A small number of HTTPS client applications support a feature known as “Certificate Pinning” whereby the client application is hardcoded to accept only one specific certificate. Even if the connection uses a certificate that chains to a root that is otherwise fully-trusted by the operating system, such applications will refuse to accept an unexpected certificate.
To date, some Twitter and Dropbox apps include this feature, and Windows 8 Metro apps may opt-in to requiring specific certificates rather than relying upon the system’s Trusted Root store. Firefox’s automatic browser update feature will silently fail when Fiddler is decrypting its traffic. The Microsoft Security toolkit named EMET can enable pinning in any application for certain “high-value” sites (including Windows Live). The Chrome browser supports pinning, but it exempts locally-trusted roots like Fiddler’s.
When a Certificate-Pinned application performs a HTTPS handshake through a CONNECT tunnel to Fiddler, it will examine the response’s certificate and refuse to send any further requests when it discovers the Fiddler-generated certificate.
Unfortunately, there is no general-purpose workaround to resolve this; the best you can do is to exempt that application’s traffic from decryption using the HTTPS tab or by setting the x-no-decrypt Session flag on the CONNECT tunnel. The flag will prevent Fiddler from decrypting the traffic in the tunnel and it will flow through Fiddler uninterrupted.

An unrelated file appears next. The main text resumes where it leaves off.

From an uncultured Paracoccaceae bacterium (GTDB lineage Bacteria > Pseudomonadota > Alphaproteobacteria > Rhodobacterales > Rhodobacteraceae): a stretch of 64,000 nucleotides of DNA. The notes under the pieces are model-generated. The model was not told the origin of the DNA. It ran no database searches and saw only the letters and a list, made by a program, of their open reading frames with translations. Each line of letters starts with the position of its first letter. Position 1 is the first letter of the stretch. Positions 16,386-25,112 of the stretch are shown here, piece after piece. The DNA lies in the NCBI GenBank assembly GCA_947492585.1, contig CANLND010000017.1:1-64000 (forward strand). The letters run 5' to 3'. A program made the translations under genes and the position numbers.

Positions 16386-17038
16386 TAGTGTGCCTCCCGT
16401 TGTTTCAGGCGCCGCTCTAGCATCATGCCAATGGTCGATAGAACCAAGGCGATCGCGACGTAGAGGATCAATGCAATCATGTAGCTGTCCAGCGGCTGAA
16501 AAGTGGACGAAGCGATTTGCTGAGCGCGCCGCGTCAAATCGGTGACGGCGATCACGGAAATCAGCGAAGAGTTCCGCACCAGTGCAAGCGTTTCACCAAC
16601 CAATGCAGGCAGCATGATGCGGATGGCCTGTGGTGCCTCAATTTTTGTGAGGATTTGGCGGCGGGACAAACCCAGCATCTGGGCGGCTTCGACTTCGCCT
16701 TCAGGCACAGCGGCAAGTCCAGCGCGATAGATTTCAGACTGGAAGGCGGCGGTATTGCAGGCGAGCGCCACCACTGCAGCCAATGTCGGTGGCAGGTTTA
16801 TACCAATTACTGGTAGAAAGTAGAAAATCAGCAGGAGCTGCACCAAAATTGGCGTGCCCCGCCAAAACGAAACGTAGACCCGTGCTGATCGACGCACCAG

In some cases, you can jailbreak the device (Android or iOS) and remove the certificate pinning checks.
In the unlikely event that you have the server's actual private keys, you can simply have Fiddler use the "real" server certificate and its private keys.
CertMaker.StoreCert("www.yourhostname.com", "C:\\whatever\yourhostname.pfx", "yourpfxpassword");
After you make this call, the Certificate Maker will cache this single certificate and use it for any connections for www.yourhostname.com.